Home > Uncategorized > Michael Carter-Williams: Digging Deeper And Looking Forward

Michael Carter-Williams: Digging Deeper And Looking Forward

November 27, 2012 Leave a comment Go to comments
With four games under the team’s belt, it’s still early but no longer *that* early to start drawing some real conclusions about how things are going. While more time is needed to assess things like DaJuan Coleman’s potential and Trevor Cooney’s ability to make an impact this season, one thing is crystal clear: Not only has Michael Carter-Williams emerged as an incredible weapon, but he has a chance to end up with one of the best individual seasons of any player to wear a uniform for Jim Boeheim. It’s probably best not to get ahead of myself, but it’s hard not to when evaluating MCW to this point and the way the schedule is breaking.

I’ve touched on what makes Michael Carter-Williams unique in this space before, but it bears repeating. SU’s sophomore point guard shown incredible vision (thanks in part to his height relative to the players guarding him), superior athleticism and driving ability as well as a knack for knowing where his teammates are that borders on telepathy. His confidence level, which was already high when SU tipped off against San Diego State, has only risen as he’s put other players in terrific position to make shots. It says a lot about the trust level when a point guard racks up 13 assists and all his teammates can do afterwards is apologize and lament that they didn’t give him a few more dimes and his coach is quick to point out that he could have finished with 17 or 18 instead of 13. Carter-Williams had several moments on the U.S.S. Midway where he was out of control, but he’s handled the ball smoothly ever since, posting an A/TO ratio of nearly 5:1 in SU’s last three games.We knew coming into the season that SU’s lack of point guard depth would reduce the margin of error, but that couldn’t be a smaller concern based on his performance in the still-young season.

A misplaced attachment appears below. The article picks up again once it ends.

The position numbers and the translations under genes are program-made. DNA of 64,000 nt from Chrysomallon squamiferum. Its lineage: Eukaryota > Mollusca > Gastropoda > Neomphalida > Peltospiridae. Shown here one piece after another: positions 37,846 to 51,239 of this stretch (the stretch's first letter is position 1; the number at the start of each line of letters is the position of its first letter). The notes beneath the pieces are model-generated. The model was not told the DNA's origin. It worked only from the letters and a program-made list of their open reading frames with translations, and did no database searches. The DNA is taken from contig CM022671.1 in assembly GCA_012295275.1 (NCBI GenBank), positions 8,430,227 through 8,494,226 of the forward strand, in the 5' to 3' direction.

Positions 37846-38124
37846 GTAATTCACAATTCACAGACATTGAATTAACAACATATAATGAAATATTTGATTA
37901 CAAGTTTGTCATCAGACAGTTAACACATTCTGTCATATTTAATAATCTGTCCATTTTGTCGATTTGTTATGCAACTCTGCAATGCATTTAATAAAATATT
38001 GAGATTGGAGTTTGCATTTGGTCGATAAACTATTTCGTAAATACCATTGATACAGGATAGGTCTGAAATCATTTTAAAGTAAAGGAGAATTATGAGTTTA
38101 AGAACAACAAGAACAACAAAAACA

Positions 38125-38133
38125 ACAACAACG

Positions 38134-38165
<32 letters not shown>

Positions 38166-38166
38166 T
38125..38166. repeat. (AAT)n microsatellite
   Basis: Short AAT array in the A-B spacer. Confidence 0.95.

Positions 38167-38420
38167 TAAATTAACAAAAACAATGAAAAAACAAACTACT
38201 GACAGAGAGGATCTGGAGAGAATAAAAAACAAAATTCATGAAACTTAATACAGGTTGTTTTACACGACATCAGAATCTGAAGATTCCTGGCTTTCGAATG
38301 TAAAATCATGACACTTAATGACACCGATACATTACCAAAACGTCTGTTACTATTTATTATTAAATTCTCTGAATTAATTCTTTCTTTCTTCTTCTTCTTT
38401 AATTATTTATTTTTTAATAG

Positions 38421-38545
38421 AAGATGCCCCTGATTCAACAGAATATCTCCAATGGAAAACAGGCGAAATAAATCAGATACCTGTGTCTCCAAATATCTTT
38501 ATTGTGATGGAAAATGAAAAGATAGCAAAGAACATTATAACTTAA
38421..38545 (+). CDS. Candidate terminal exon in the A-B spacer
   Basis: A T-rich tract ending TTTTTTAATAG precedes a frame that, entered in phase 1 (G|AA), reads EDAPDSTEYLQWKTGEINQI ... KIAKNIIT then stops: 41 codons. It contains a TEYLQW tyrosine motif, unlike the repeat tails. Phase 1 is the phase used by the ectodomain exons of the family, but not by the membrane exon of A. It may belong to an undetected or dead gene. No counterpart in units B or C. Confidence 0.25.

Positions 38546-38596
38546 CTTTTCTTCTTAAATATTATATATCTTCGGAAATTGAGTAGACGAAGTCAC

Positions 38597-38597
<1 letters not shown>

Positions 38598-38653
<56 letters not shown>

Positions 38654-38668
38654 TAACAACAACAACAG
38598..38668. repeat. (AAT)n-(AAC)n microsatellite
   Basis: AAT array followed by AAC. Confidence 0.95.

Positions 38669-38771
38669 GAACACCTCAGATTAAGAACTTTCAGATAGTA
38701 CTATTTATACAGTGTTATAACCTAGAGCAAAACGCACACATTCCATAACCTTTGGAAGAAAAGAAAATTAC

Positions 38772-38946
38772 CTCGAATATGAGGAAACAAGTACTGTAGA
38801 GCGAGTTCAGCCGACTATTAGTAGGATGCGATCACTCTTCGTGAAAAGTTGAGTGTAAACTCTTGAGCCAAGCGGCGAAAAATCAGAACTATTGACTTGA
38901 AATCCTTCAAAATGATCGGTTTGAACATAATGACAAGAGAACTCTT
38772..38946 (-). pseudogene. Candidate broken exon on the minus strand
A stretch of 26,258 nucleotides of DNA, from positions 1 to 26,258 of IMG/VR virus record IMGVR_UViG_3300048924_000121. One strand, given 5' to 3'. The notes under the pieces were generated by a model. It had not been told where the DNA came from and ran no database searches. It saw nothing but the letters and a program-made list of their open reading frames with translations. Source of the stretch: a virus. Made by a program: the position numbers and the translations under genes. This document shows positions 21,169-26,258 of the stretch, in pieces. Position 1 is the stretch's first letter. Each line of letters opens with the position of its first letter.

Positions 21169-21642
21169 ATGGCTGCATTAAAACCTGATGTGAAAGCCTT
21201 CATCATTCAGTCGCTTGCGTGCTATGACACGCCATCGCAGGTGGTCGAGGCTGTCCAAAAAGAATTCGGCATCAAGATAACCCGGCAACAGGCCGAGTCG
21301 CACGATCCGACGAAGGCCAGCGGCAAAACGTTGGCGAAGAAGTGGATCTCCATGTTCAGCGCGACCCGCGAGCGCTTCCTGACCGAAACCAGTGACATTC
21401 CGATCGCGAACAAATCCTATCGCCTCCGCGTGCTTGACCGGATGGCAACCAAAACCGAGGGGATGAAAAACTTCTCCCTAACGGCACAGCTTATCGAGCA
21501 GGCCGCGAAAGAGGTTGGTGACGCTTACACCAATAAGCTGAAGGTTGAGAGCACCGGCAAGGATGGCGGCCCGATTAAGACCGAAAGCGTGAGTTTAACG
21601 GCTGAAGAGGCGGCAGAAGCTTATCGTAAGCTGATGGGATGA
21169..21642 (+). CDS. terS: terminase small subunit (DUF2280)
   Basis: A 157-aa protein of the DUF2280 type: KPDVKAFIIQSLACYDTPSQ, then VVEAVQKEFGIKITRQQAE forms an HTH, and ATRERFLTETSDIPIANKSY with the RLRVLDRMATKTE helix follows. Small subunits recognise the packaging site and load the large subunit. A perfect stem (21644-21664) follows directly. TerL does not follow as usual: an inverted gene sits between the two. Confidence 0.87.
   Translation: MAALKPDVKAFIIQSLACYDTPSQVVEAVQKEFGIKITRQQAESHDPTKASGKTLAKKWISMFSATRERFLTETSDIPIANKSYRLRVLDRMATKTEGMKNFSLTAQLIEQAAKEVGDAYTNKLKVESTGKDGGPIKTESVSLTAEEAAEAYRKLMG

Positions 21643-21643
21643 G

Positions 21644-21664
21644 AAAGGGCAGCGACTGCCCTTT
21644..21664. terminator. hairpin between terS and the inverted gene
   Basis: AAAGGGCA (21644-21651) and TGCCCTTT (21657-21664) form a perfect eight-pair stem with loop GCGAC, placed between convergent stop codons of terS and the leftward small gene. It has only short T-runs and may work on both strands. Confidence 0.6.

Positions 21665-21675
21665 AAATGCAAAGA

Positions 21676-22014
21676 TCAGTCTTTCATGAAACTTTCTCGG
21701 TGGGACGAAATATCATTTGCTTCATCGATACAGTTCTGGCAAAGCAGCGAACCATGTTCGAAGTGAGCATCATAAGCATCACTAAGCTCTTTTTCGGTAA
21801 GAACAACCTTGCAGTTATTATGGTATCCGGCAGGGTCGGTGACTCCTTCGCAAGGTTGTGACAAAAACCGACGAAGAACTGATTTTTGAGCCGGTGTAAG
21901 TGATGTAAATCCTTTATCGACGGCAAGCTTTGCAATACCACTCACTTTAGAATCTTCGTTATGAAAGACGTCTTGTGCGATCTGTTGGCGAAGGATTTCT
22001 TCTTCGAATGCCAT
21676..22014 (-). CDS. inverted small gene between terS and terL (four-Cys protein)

In addition to leading the country in assists per game, he has assisted on a brain-scrambling 51.4 percent of his team’s baskets when he’s been in the game. That number probably isn’t sustainable (the Big East’s leader in the category is typically between 35 and 40 percent), but the ranking is an identifier of how well he’s playing relative to the floor generals around the country. On top of that, the rest of SU’s non-conference season doesn’t figure to throw a big wrench into MCW’s momentum.

Five of Syracuse’s last nine non-league opponents currently rank in the top 100 nationally in tempo. Of those five, two are in the top 20, including Friday’s opponent, Arkansas. Carter-Williams has proven that he can slow the game down and execute half-court sets when need be, but he thrives more in transition and off the dribble. With more opportunities to run, the scariest thing is that the numbers might not settle down until the start of Big East play. With more possessions, MCW may have another crack at the single-game assist record referenced by many on Twitter in the first half of the Colgate game. It may very well come down to how much rest Jim Boehiem thinks he needs, and a fresh point guard for Big East play is much more valuable than a single-game record, but the thought of a sophomore posting Pearl Washington-esque numbers in just his first full season with full-time responsibilities is definitely a great sign for SU’s prospects.

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